The Bluff is home to a fine array of native plants -- and also to many noxious weeds.
A noxious weed is a non-native plant in an area. Usually they are invasive, meaning they spread rapidly as no animals in the area feed on them. Consequently they crowd out native species and reduce the food and habitat available for wildlife. Some, but not all, noxious weeds are poisonous.
Noxious weeds found on the Bluff include Knapweed (Spotted and Diffuse), Rush Skeletonweed, Common Bugloss, Hawkweed (Orange and Yellow), Scotch Broom, Scotch Thistle, Poison Hemlock and Dalmatian Toadflax.
Find pictures of these weeds at:
Helpful volunteers can contribute to control by pulling Knapweed when the soil is moist. Other species, such as Rush Skeletonweed and Dalmation Toadflax, have extensive underground root systems that are stimulated by cutting or pulling – so we do not recommend pulling these species.
Noxious weeds may be introduced into an area in a variety of ways, including by human beings who may transport weed seeds attached to their clothing, in the mud on their shoes or bike tires, or in their pets' fur.
Click here for a brochure on how to prevent transporting noxious weed seeds!
The Friends of the Bluff uses an integrated approach to managing noxious weeds - choosing a combination of the best methods available.
1. Biological control
Introducing an insect which feeds ONLY on a specific weed and doesn't bother any other plants or animals
a. Cyphocleonus achates - the root weevil of spotted knapweed (above) was released at Polly Judd Park on September 2, 2011. It may reduce knapweed populations over time as the beetle larvae eat out the root crowns of knapweed.
b. Mecinus janthinus - the stem weevil of Dalmatian toadflax has been released in other parts of Spokane County and moved on its own to the Bluff. It is a effective biocontrol species, and while this control method will not eradicate a weed species, toadflax plants have become sparse on the Bluff.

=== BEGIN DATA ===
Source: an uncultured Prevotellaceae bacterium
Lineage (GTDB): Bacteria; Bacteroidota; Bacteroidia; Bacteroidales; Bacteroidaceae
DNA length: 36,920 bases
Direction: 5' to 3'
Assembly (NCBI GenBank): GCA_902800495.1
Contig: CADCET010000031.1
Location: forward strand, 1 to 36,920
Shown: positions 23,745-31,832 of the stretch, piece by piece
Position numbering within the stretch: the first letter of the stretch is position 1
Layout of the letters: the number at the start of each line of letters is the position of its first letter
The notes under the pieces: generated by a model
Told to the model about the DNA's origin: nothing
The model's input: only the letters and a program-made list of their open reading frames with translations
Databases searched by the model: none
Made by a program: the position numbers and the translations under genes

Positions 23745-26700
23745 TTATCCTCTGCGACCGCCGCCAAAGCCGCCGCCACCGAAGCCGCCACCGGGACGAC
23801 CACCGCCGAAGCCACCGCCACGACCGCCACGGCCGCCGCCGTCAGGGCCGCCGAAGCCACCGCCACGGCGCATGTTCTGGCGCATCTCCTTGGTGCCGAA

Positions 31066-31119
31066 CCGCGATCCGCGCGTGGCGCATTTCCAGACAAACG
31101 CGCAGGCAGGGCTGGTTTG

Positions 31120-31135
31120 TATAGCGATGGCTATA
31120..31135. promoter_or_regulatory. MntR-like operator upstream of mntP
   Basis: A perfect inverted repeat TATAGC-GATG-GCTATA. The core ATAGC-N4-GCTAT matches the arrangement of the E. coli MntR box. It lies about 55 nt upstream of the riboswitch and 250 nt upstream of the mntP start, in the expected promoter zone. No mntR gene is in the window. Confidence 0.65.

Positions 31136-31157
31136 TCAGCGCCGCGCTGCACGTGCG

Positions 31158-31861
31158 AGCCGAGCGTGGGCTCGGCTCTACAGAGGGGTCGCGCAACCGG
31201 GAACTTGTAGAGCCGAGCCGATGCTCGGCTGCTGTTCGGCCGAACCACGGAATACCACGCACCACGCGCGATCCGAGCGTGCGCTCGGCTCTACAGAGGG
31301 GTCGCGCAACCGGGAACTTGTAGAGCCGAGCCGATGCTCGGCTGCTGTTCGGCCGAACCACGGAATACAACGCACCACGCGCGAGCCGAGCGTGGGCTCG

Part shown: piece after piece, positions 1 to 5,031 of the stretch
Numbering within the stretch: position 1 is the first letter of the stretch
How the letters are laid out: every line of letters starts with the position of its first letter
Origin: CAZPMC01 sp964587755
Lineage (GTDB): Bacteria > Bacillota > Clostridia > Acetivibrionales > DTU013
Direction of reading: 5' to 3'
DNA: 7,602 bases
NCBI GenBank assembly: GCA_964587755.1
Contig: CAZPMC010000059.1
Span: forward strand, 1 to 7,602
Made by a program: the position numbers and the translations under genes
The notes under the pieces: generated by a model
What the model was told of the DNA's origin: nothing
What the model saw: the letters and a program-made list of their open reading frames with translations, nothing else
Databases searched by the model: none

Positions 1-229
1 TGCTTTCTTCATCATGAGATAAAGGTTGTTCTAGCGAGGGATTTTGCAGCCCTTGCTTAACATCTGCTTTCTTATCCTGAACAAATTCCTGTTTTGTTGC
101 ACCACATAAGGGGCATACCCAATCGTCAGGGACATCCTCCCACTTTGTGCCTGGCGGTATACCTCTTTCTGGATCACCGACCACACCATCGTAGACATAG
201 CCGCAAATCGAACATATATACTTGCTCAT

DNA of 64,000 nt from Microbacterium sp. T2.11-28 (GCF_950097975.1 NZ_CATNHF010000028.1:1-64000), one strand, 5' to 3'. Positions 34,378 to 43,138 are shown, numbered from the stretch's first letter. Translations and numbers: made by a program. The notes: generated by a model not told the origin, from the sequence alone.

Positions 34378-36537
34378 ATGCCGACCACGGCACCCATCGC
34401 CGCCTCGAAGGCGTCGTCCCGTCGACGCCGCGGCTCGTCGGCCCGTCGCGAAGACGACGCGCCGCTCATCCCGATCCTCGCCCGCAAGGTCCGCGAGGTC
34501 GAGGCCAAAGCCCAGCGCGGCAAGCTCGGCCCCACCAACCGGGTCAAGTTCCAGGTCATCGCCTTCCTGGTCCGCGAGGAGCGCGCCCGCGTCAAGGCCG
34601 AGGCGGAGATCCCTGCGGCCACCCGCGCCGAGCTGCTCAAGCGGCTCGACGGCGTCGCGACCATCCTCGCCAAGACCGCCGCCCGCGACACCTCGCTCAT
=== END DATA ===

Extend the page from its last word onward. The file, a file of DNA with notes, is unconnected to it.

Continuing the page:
c. A gall midge and a gall mite of Rush skeletonweed have also moved into the Bluff area, and Friends of the Bluff have worked to spread them around. However, while these insects may reduce seed production they don't decrease populations of existing plants.
2. Mechanical control
Pulling Knapweed (get all the root) is labor intensive, but can work well. Wear gloves and long sleeves, as the plant is considered allelopathic (stunts or kills other species growing around it) and some people experience rashes after contact.
Cutting back Scotch Broom can be a precursor to pulling with a weed wrench or herbicide application.
Biennials like Scotch Thistle can be controlled by chopping them out before seed formation.
3. Preserving the natural landscape and plantscape
Large areas of the Bluff are weed-free because they have been only lightly touched or spared disturbance by vehicles and trails. Noxious weeds don’t gain a foothold in a healthy, natural forest floor or prairie.
Reseeding with native grasses (done in some areas of the Bluff in the fall of 2013) can help restore damaged areas. The Spokane County Noxious Weed Control Board funded purchase of native grass seed for this purpose.
4. Herbicide application
The City of Spokane and City Parks retain a licensed applicator who treats a few, limited, noxious weed concentrations; Hawkweed, Common Bugloss, and Poison Hemlock being examples. The City has authorized Poison Ivy control along trails as well.
Friends of the Bluff board members authorized purchase of herbicides glyphosate and Milestone for use in limited weed control efforts. These have been authorized through written permission from City Parks.
Herbicide based control is only attempted after a thorough review of native plants. Every effort is made to avoid harming natives. Milestone acts only on broadleaf plants. Late fall application suppresses winter annual grasses, a good thing.
Glyphosate has been used as follow up to the control of Common Bugloss by the City contract applicator, and was applied in late fall and early spring on the leaves of Bugloss rosettes.
Milestone has been used in Bugloss control as well as on (trailside) concentrations of Knapweed and selected test plots of Rush Skeletonweed.
Skeletonweed (SK) is particularly difficult to control as it spreads both by seed dispersal (think up to 20,000 tiny dandelion seeds per plant) and vigorous root rhizomes.
Skeletonweed test plots were placed where native grasses were invaded by SK. Most Skeletonweed plants were infested with Gall Mites, which weaken the plants and aid in herbicide control. Spring and fall herbicide applications seem equally effective, about 80%. Perennial grasses appear to grow well following the cheatgrass and SK control.
Excited Cyphocleonus Achates thinking about their new home on spotted knapweed of the Bluff.
Rhe root weevil of spotted knapweed (above) was released at Polly Judd Park in 2011